City Dedication to Brian Stebbins
In March of 1996, Cooper & Stebbins land developer Brian Stebbins called for Southlake residents to congregate at the community center at Bicentennial Park. Both the concerned
Not too surprising, attendees expressed interest in good restaurants, parks and sidewalks – places they could meet friends and bump into neighbors. They also wanted their own hotel for school proms and community gatherings as, until then, most events had to be done out of the city. All told, it was apparent the residents wanted a place to call their own. and the curious turned out to hear the plans from the visionary who wanted to build a downtown district in their own backyard. But the crowd did not get a presentation; instead they were invited into a dialogue about the city’s future. Armed with just a pad and pen Stebbins asked, “What do you want in your city’s downtown?” The 150 residents in attendance were in disbelief, “Who was this guy, and is this for real?” they asked. After gaining the trust of the group, he again asked the question and started to jot down items the community wanted to have.
On March 20, 1999 the official grand opening ceremony of the downtown Stebbins envisioned was held. Hundreds of people turned out to the community-wide event reminiscent of the days of yesteryear. From the Carroll Marching Band to city council members, police and fire personnel, many participated in what was most likely the city’s largest parade even to this day. Following the parade, a ceremonial ribbon cutting set off the shopping for all of the original tenants from Ann Taylor to Williams-Sonoma, many of which continue to call Southlake Town Square home today.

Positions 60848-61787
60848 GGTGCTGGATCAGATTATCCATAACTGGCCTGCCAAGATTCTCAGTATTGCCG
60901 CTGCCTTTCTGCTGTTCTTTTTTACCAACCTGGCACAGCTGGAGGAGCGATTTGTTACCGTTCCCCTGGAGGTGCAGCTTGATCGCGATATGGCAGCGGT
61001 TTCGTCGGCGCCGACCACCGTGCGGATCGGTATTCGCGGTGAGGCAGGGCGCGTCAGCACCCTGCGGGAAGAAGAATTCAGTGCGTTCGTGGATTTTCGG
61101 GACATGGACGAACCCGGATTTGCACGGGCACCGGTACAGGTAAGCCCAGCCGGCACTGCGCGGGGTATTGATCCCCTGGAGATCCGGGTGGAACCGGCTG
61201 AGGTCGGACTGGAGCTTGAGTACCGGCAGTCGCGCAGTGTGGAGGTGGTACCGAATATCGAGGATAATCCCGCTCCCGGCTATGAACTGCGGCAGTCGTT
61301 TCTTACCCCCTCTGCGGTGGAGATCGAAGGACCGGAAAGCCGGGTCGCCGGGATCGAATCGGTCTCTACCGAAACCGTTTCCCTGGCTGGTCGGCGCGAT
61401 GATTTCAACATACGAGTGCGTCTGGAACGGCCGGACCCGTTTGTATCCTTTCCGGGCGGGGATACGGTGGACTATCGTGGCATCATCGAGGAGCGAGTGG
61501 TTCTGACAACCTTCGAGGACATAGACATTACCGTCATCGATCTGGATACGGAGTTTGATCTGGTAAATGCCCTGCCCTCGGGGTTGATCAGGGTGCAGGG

Fifteen years from the very first meeting, the vision and determination of Stebbins and the teamwork forged with four successive city administrations – the former farmland in the center of Southlake now has exactly what the residents were looking for; fine restaurants like Mi Cocina, Truluck’s, and Brio Tuscan Grill, meeting spaces like Frank Cornish Park and Rustin Pavilion, and a highly successful Hilton hotel that community members appreciate as the home to so many great community events.
On December residents, family, friends, and members of the City of Southlake gathered once again, however, this time around the presentation was not from Brian Stebbins, it was for him. The gathering held by the city and led by Mayor John Terrell was called to honor the vision and impact that Brian Stebbins brought to the city.
In addition to Mayor John Terrell, each of the three former Mayors of Southlake starting from the beginning of the Southlake Town Square’s development from 1996 were duly represented at the podium starting with now Tarrant County Commission Gary Fickes, Rick Stacy, and Andy Wambsganss.
Fickes fondly remembered Stebbins entrance onto the city landscape in 1995, the overly simplistic notion of creating a downtown area that families could enjoy and the development of sophisticated and effective “corridor overlays” that helped brace the city for several decades of quality development.
Stacy recalled “uncertain times” when city ordinances for development along the scale Stebbins introduced were yet to be put in place. Furthermore, city officials and residents wondered alike how such a lofty project could be funded. Stacy even joked, “I couldn’t spell TIF until I met Brian Stebbins,” alluding to the Tax Increment Financing Zone where a portion of sales tax in the area would be utilized for the development of the public infrastructure. In this case, 100 percent of the cost for Southlake’s Town Hall in addition to a portion of Town Square’s public street construction, public infrastructure and public parks came from the TIF coffers.